Tuesday, June 24, 2008
A Very Kosher Dinner
Tonight my husband, daughter and I were invited to dine at the home of a non-Jewish friend who had shared Shabbat meals here with us numerous times. Raised in South Carolina, she was taught to reciprocate when friends have you over, and had tried numerous times, with carefully handmade invitations (inserting photos, fancy fonts, etc) to cajole us to allow her that courtesy.
Trouble is, we keep kosher.
"Oh, no problem!" she chirped, insisting. Her elegant invitations of carefully constructed handiwork kept coming--offering many, many dates from which to choose.
Finally unable to keep inviting her to Shabbat meals without accepting her pleas, we chose a date. "But we don't want you to go to the trouble," we warned.
"I've already spoken to the Va'ad several times, and believe me, I've got it all covered," she responded. The Va'ad of Seattle is the Jewish regulating body that, among other duties, oversees kosher production and restaurants in our area. If anyone has a kashrut question, he just calls the Va'ad. Which our friend did. Over and over.
With some trepidation, we left tonight for our dinner. We'd had a previous experience with Jewish friends who assured us of their knowledge but, oops, made a big mistake that led to intense embarrassment. Would such a cringe-inducer happen again?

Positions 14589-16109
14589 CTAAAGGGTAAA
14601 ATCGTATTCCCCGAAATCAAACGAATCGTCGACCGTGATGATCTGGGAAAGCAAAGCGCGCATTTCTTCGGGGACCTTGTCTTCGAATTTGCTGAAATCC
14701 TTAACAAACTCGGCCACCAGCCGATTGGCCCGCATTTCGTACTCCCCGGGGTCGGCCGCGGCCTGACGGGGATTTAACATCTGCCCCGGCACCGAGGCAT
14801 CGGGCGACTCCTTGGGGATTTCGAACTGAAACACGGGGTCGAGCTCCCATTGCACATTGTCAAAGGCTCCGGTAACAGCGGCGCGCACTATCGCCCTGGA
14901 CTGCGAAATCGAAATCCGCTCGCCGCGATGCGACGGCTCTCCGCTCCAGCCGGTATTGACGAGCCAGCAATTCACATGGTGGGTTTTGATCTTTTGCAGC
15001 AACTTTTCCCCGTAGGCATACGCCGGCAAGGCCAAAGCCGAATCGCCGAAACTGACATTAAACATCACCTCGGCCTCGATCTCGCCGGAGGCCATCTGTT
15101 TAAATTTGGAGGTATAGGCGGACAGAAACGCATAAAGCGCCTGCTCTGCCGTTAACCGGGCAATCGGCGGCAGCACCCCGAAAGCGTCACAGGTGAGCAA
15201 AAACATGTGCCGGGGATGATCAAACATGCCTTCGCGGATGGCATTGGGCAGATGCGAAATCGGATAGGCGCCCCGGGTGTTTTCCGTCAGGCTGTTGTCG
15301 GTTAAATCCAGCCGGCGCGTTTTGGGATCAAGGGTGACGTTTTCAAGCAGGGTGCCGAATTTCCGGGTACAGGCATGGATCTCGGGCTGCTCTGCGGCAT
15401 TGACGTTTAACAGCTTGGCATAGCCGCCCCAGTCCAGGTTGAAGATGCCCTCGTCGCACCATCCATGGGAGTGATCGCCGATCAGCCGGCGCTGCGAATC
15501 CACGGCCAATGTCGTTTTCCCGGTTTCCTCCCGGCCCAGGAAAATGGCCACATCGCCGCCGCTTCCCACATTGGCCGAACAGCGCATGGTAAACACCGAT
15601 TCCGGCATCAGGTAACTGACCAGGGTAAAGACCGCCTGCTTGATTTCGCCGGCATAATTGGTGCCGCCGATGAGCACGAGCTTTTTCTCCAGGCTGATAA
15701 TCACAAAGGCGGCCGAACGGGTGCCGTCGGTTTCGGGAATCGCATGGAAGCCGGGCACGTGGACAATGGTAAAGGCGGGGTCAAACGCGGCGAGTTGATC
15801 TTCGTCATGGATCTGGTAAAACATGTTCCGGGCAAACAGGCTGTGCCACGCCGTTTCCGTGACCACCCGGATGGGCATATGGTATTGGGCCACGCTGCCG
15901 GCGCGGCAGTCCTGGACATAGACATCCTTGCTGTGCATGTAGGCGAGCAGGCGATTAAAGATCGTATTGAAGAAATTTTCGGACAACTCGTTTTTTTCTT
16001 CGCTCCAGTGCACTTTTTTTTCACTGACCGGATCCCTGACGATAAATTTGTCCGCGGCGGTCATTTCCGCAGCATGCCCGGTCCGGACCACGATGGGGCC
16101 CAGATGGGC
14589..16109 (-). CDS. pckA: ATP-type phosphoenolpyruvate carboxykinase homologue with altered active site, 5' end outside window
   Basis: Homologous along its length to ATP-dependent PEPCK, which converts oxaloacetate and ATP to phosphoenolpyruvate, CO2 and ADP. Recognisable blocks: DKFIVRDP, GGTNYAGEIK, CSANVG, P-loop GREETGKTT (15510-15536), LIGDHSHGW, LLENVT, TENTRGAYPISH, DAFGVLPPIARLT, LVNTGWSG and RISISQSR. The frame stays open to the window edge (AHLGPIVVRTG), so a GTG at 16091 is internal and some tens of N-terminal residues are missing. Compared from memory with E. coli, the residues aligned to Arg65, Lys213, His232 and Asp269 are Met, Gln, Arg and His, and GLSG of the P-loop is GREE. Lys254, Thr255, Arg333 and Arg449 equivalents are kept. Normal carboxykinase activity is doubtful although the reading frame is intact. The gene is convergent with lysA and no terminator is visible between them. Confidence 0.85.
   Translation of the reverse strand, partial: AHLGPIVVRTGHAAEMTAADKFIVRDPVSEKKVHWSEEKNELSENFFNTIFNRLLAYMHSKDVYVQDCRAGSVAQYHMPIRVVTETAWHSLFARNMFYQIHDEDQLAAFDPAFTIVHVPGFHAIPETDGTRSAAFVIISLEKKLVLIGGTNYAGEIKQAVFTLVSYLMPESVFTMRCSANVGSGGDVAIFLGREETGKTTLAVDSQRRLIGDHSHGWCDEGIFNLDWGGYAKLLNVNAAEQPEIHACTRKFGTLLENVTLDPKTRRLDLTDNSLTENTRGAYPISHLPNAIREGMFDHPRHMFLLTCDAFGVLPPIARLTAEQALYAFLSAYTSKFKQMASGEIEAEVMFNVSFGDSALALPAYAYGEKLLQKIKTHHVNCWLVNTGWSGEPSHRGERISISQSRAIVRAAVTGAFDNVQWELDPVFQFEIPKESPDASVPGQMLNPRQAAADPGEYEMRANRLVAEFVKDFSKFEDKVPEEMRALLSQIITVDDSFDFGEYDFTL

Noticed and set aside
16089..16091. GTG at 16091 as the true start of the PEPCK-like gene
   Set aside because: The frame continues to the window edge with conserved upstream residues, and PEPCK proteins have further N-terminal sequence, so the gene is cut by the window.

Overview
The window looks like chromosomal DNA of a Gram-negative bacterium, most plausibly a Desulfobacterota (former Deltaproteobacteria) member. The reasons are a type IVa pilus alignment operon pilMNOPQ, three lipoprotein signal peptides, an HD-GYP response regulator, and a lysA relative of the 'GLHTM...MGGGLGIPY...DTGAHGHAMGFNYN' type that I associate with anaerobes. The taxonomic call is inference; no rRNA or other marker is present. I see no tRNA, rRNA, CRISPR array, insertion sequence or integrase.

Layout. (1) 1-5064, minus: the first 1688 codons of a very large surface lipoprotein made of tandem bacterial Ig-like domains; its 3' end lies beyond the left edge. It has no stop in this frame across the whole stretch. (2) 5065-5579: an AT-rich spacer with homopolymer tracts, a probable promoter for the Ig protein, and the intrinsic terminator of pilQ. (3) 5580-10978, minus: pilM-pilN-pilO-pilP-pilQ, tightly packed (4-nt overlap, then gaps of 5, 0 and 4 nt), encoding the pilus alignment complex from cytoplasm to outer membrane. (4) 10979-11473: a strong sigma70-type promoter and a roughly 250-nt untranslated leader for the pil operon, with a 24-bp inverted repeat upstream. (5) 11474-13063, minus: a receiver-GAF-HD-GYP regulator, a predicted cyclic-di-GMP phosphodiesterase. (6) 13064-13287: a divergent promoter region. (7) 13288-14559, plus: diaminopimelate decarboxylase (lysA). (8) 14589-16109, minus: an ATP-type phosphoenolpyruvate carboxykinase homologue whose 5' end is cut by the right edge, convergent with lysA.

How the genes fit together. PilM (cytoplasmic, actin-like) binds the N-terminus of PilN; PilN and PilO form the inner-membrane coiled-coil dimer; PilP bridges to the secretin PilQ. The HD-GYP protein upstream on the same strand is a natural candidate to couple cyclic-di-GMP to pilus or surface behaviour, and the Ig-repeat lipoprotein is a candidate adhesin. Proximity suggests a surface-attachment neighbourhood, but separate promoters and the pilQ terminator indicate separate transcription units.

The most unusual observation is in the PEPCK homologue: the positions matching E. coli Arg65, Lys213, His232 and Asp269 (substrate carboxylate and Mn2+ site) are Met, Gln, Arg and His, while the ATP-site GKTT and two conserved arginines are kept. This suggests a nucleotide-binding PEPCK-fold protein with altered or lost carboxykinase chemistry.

Turns out that tonight's host had gone to huge inconvenience to make sure that every jot and tittle was observed. Paper plates and plasticware. Food ordered from a certified kosher restaurant to be delivered and quickly served hot. An array of accoutrements (salad, fruit) all prepared by a certified outlet. Kosher, wrapped cookies. And as we sat down, she methodically showed us the heckshires (kosher marks) on every item put on the table. All with a pleased smile.
What a privilege to have such devoted friends. What a pleasure to spend time in the company of people who like you enough to make sure you're comfortable. "I figured it's a matter of trust," she exclaimed, "and I was not going to let you down." Wow. I was moved. Well, after such a lavish meal, I can BARELY move. But in this case, the complexities of keeping kosher didn't separate people of different backgrounds--they brought us together.